Work in progress in Chamber 5, Tomb 26: more bones, pots & some crocodiles

Week 7 of our field season on Sai just ended – and kept us very busy in Tomb 26. After having finished documenting the burial of Khnum-mes and his wife in Chamber 6, we are now concentrating on Chamber 5 – our hidden western chamber, discovered In January. I am delighted that Marlies Wohlschlager arrived earlier this week, working now jointly with Andrea Stadlmayr as the project’s bioarchaeologists on the burials in this part of Tomb 26.

The nicest find from Chamber 5 so far was just taken out today – a small, quite fragile scarab in faience. Its back part has a wonderful decoration pattern showing a lion, a crocodile (which almost looks like a human/prisoner, maybe not a coincidence…) and a snake.

With two amulets in the shape of crocodiles discovered close by at another individual (and, as yet, still left in place), crocodiles seem to have been preferred themes within the funerary equipment of Chamber 5. Since we have not viewed a single living crocodile during this season, really much welcomed!

Valentine’s day compliments from Tomb 26

In honor of Valentine’s day, we thought we would share with you a tribute worthy of Hathor herself.

SAC5 349
L: 8.4cm
W: 6.1cm
H: 2.1cm

As highlighted earlier this week, the burial of Khnum-mes is a treasure trove of Eighteenth Dynasty funerary goods, a period that emphasized quality and artisanship over quantity. Amongst the assemblage is a large stone heart scarab, shaped as a rather abstract beetle. The opposing side is inscribed with Chapter 30 from the Book of the Dead. Though the name of the owner is rarely incorporated into this text, the proximity to the body and similarities to the associated shabti make the identification certain.

We all know that there are few things more romantic than a dung beetle, this is not just a standard heart scarab. In the gap between the upper register and the curved top, an additional inscription has been added. Clearly in a second hand—and rather scruffy for even the standards of heart scarabs—a dedication to the lady of the house has been scratched into the surface. Unfortunately, the name is less clear and the two horizontal lines encompass a number of options. Thus, though the scarab itself appears to belong to the assemblage of Khnum-mes, the naming of his wife quite probably identifies the female body of the chamber (which seems to have been buried slightly later). A married couple, together for eternity. Love memorialized on a dung beetle.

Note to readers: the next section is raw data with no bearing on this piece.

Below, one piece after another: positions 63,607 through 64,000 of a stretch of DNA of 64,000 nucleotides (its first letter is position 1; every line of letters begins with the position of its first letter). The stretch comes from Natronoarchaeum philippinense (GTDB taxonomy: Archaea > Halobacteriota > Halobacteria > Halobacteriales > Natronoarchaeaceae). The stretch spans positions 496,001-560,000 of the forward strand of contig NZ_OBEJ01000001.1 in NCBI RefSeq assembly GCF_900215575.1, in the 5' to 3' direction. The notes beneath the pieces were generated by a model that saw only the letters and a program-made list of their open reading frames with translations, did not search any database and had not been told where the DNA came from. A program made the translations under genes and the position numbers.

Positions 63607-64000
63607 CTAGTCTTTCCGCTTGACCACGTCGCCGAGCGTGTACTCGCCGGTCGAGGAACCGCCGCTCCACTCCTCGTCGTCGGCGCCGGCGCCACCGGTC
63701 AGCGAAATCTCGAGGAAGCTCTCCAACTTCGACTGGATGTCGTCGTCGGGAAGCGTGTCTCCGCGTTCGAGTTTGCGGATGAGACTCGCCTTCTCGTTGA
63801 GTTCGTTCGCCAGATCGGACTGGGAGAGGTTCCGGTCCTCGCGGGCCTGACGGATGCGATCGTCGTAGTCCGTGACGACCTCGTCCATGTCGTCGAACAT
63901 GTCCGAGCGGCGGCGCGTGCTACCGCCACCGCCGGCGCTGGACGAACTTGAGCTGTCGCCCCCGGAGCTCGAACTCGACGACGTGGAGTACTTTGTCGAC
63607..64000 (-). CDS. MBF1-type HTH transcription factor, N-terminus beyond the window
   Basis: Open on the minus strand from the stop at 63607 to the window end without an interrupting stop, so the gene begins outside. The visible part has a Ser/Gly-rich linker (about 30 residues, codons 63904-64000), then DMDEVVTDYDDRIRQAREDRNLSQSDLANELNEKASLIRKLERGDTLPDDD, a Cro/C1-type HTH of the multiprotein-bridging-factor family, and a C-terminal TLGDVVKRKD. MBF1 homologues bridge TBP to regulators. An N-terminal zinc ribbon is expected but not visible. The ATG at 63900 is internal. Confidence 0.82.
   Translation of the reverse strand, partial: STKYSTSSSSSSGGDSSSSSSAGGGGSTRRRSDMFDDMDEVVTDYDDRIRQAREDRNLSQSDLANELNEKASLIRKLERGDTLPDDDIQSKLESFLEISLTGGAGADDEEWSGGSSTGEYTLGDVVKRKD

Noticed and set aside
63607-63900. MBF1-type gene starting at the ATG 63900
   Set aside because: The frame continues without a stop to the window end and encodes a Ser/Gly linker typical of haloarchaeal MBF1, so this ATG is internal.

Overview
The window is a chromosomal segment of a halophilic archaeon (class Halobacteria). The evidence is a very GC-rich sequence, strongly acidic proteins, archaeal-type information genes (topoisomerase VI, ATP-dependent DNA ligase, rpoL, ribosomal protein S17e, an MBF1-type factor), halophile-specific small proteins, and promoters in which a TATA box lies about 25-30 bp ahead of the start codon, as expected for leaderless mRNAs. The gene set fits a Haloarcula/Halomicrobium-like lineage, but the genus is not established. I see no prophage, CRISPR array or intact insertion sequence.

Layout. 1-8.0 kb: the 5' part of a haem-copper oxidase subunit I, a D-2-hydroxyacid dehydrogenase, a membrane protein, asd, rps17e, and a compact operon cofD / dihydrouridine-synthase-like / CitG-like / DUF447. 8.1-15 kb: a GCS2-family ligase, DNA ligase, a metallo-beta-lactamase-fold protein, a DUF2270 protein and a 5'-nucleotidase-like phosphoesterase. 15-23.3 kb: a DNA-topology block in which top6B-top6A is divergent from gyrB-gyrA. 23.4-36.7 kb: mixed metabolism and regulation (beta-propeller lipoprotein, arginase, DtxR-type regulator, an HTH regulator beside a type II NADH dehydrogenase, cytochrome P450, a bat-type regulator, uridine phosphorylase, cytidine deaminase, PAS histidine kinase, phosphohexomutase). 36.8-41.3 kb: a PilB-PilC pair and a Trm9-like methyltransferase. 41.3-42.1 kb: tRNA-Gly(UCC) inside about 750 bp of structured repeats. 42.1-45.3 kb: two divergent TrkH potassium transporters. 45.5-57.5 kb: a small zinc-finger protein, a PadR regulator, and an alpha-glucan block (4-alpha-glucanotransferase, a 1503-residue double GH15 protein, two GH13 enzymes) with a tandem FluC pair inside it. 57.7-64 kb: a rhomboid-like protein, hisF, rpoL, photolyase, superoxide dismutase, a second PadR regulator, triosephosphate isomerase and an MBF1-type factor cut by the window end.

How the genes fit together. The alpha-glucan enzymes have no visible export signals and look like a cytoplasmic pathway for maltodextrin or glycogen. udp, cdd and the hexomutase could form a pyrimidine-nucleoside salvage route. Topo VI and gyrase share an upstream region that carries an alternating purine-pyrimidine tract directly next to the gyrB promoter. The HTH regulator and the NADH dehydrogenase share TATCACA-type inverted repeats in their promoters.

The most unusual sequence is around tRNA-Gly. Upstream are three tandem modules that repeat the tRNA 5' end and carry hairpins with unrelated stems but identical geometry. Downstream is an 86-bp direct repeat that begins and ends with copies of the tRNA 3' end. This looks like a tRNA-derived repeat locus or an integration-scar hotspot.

Summary of week 6, field season 2017

Week 6 in Tomb 26 focused on the very nicely equipped burial of Khnum-mes in Chamber 6. Documenting it was getting more and more challenging – it is directly next to the northern wall of the chamber, leaving little space cleaning its northern side and for taking photos for Structure From Motion surface models…

Stone shabti of Khnum-mes in situ.


In addition to his nicely painted coffin and funerary mask and the high-quality stone shabti, Khnum-mes has four stone vessels, two of which are inscribed with his name!

A large-sized scarab just came up yesterday, resting outside the southern side of the now decayed coffin, not yet fully exposed. But like the shabti, this piece is very nicely made and will hopefully give us the name of the deceased. Palaeographic comparisons might even allow some judgement whether these two pieces of mid-18th-Dynasty elite funerary equipment were made in the same workshop…
The second burial in Chamber 6 remained anonymous so far. It had some pottery vessels as burial gifts as well as a nice collection of miniature stone and pottery vessels! Together with Khnum-mes, Chamber 6 yielded a total of 6 stone vessels – quite a considerable amount.

Work in the western Chamber 5 makes very good progress thanks to the efforts by Andrea. However, the situation in the northern part is very difficult. A minimum of 5, possibly more, individuals are buried there below debris, very close to each other and partly superimposing another – a real challenge for cleaning and very time consuming!
Some nice finds were already made in this part of Chamber 5 – a small crocodile amulet and a scarab; more are to be expected in the upcoming week!

An eye for an eye…

As reported, the burials we are currently excavating in Tomb 26 were buried in Egyptian style in wooden coffins – unfortunately, with all the flooding of the chambers little of the wood has survived. We are mostly dealing with “negative” coffins – slightly darker outlines in the flood levels and sometimes decayed wood with traces of pigments. The colors white, blue and yellow are most common – there are also traces of red.
What has survived slightly better, are parts of the funerary masks – and here especially inlays. Already during the French excavations in neighboring tombs in SAC5, eyes of such funerary masks were found (see Minault-Gout/Thill 2012, vol. 1, 166, vol. 2, pl. 88).
In Tomb 26, a very nicely preserved eye pair is associated with the individual whom we can tentatively identify as Khnum-mes thanks to his shabti found last week.